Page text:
Violent crime is on the rise in Prince George’s County, Maryland.
A standing room only community forum at the Creative Suitland Arts Center on Thursday saw people coming together to discuss plans to turn the trend around.
It was at times emotional.
“Make it make sense!” a woman cried out repeatedly from the back of the room, referring to the death of her son, who was killed in a violent crime.
While murders in Prince George’s County are up over a couple years ago, they are trending down this year.
“There were 60 homicides here in 2018. Last year 135 homicides plagued our city county,” said Police Chief Malik Aziz said. “But the good news for 2022, so far this year, we’ve had 28 homicides. By this time last year, we had 41.”
There is a spike in other violent crimes as well.
“We’ve seen an increase in carjackings since the pandemic began in 2020,” County Executive Angela Alsobrooks said. “And in 2021, carjackings continued to rise.”
One thing that may be making matters worse is the backlog in the court system. Due to court shutdowns during the pandemic, many criminal cases from over a year ago still have not been to trial. That can mean some criminals are still on the streets, awaiting their court date, and free to commit more crimes.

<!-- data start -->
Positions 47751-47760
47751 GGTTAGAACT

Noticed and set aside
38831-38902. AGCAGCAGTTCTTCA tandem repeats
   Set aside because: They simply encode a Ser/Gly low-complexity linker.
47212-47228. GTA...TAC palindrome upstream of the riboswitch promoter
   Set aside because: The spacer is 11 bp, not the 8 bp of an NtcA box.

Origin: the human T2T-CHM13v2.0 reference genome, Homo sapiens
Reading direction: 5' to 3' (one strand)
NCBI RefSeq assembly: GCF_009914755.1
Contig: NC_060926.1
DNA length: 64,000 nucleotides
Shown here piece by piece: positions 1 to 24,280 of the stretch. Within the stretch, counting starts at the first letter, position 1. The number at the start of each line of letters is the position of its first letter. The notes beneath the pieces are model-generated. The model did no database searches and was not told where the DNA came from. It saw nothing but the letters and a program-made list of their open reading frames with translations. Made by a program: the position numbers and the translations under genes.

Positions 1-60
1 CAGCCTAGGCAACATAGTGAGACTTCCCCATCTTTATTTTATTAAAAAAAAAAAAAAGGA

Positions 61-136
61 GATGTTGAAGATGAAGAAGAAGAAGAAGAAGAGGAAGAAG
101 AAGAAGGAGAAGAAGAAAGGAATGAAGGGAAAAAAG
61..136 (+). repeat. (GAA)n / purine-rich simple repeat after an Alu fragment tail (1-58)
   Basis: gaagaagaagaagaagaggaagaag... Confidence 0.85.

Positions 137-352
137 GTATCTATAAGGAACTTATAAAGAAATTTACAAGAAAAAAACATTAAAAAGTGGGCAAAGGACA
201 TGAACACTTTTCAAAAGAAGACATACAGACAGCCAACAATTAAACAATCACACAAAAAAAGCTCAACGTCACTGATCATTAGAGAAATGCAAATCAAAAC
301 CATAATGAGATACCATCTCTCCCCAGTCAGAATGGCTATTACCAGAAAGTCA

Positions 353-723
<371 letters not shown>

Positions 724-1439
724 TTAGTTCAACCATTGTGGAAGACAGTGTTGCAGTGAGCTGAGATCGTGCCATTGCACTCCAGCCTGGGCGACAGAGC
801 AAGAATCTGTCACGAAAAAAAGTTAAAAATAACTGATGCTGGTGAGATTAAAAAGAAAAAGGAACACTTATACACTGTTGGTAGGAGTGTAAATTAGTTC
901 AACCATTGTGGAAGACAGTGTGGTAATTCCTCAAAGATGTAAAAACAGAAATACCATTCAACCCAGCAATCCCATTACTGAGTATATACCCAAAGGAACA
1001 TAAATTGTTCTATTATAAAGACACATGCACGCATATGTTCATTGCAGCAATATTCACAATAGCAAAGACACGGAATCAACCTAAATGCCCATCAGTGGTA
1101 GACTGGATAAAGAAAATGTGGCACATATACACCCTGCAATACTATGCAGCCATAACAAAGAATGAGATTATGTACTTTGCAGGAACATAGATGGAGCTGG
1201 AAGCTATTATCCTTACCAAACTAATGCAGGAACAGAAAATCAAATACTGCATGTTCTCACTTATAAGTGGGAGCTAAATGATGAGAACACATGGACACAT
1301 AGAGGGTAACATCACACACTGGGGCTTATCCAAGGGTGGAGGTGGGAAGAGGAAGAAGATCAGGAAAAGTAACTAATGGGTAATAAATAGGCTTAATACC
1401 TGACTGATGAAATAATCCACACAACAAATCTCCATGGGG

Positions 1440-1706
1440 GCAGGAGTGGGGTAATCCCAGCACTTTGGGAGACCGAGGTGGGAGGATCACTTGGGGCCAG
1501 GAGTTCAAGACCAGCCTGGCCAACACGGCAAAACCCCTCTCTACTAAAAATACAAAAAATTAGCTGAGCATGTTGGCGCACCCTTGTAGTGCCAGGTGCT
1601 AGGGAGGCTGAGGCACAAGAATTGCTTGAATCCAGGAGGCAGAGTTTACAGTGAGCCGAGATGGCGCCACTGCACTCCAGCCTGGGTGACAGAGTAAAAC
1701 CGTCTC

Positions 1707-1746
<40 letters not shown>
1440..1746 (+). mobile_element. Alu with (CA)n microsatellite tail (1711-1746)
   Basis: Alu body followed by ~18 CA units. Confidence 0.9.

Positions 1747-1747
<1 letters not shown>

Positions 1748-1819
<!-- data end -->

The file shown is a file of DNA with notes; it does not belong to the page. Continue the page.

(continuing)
There is a big concern related to those responsible for committing the crimes too.
“Juveniles went up every year,” Aziz said. “It was only 21 juveniles in 2019. In 2021 we had 86 juveniles arrested for carjacking, 86! Our youngest was 12 years old.”
It’s a distressing trend.
“We’re locking up our future,” said State’s Attorney Aisha Braveboy.
But she’s not just referring to those under 18, she said there’s another age group at high risk.
“People who are in that 18- to 26-year-old age range, what I call ’emerging adults.’ They are developmentally considered adolescents. Legally they are adults, but developmentally they are adolescents,” she said.
Braveboy said parents need to keep the conversations going with their kids, not just until they reach legal adulthood, but until they reach that developmental adulthood in their mid-20s.
“They still need guidance, they still need support, they still need love, they need someone to care for them, to hug them to tell them that they love them to tell them that they can be anything that they want to be because just because they made a mistake, that does not mean that’s the end of their life,” she said.
Among the solutions presented at the forum were more investments in youth and crime intervention programs, mental health services and recruiting more police.
Officials also called on the community to do what they can to help guide the future generations to positive paths, instead of criminal ones.